This however, is the first time Clara has a major part to play in the series (or at least the first time I remember her so doing). She certainly is no longer the frightened girl we heard about in Hide. This Clara is a brilliant tactician and shoot-'em-up kind of girl. I rolled with this change in Clara's abilities (a nanny turned generalissima) and it was good to see Coleman behave like a tough and strong female (even if it comes as a stretch given what we've seen before). I never knew whether Clara could actually do what she did or just 'acted' the part but it was better than we've seen before.
Smith as I stated earlier had some of his best moments of his entire tenure when he played the Cyber-Planner straight, adding menace and the darkness we've been hearing about for a long time. However, even when he was the Cyber-Planner he still couldn't stop making the character look stupid. How to reconcile a villain who calls himself 'Mr. Clever'? As I also said earlier, when the Doctor hops up and down crying, "I've got my Golden Ticket!" you can't take your lead seriously. Whenever he indicates the Cyber-Planner is taking over his body moments just look comical, and when he hides behind the chessboard when having to tell Clara the children have been Cybersized it takes away from the seriousness of the situation.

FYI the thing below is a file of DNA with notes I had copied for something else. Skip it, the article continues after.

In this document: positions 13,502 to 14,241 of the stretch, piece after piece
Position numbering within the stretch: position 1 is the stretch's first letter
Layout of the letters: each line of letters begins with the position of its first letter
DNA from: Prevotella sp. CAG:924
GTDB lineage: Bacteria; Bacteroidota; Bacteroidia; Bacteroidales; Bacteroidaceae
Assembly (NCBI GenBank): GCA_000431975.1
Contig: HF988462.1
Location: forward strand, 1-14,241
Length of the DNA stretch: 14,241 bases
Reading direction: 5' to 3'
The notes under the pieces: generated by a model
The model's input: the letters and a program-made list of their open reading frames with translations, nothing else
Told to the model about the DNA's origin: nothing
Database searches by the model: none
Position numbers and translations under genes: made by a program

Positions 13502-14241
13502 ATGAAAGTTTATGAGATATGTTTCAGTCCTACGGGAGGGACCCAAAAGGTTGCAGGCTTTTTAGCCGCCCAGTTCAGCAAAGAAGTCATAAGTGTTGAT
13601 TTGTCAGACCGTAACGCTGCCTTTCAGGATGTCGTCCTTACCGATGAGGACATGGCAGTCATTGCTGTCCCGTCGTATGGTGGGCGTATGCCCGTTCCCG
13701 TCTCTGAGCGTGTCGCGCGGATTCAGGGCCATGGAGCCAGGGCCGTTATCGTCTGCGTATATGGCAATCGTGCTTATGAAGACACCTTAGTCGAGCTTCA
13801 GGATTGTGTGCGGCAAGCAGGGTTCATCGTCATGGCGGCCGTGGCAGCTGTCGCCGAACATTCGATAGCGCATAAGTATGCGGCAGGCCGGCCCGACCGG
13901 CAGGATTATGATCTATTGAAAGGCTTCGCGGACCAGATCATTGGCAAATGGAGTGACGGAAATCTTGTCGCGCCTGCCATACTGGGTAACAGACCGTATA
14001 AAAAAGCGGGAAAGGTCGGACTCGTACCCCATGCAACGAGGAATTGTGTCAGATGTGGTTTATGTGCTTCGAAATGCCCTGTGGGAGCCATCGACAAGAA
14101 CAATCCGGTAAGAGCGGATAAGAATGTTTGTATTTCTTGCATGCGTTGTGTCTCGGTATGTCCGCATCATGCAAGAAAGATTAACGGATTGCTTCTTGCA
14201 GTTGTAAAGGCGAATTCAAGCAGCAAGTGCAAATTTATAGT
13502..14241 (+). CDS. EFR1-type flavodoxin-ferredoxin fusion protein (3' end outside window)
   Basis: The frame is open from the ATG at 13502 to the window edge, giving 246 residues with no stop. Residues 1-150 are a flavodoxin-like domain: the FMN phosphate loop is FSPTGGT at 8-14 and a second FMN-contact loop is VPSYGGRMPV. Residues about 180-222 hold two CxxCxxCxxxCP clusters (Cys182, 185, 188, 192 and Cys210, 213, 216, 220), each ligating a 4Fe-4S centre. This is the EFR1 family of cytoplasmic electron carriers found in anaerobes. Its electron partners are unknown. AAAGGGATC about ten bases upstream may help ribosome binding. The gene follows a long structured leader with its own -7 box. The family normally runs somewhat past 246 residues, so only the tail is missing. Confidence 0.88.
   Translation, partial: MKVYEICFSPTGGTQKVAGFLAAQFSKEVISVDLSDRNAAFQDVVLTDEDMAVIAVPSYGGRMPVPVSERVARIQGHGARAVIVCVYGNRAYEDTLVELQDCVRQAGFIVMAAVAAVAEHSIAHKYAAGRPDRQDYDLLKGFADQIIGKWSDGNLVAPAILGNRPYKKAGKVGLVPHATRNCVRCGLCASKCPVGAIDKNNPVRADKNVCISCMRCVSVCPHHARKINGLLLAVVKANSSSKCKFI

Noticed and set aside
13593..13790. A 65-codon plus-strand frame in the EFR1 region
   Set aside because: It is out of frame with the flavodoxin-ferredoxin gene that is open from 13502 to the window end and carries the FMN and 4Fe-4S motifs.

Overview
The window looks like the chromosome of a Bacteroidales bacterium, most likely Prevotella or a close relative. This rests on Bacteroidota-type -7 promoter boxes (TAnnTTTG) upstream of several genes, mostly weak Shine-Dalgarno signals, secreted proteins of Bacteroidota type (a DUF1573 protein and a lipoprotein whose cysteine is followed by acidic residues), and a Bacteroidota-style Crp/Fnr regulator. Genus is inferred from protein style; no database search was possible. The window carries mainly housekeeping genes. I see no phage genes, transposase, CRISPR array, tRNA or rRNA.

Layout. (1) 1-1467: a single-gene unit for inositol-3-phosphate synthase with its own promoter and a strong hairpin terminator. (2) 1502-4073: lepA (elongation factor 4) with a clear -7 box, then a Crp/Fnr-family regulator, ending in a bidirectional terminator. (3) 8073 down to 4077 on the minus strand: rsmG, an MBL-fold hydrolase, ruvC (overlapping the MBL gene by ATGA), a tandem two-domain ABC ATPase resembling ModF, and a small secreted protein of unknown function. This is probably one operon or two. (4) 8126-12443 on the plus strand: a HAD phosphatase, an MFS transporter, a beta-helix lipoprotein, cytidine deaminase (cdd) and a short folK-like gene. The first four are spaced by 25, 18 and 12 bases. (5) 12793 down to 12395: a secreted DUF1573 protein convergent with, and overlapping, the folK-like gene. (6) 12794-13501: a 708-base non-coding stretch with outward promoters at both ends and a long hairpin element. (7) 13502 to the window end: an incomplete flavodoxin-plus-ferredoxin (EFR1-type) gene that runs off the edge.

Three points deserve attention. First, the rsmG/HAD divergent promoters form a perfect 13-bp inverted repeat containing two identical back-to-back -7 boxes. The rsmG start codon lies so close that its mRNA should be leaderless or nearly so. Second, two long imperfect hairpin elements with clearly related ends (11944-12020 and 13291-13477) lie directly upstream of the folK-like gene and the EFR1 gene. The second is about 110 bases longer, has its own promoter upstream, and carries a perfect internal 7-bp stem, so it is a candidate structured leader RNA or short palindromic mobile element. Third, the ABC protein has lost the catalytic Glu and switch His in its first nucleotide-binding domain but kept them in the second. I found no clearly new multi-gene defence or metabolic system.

In terms of other matters, I do wish Murray Gold would just stop. Just stop. He thinks he has to drown every single moment with music and it just overruns everything, making it too obvious he's trying to over-score the scenes. Sometimes, silence is golden...Gold...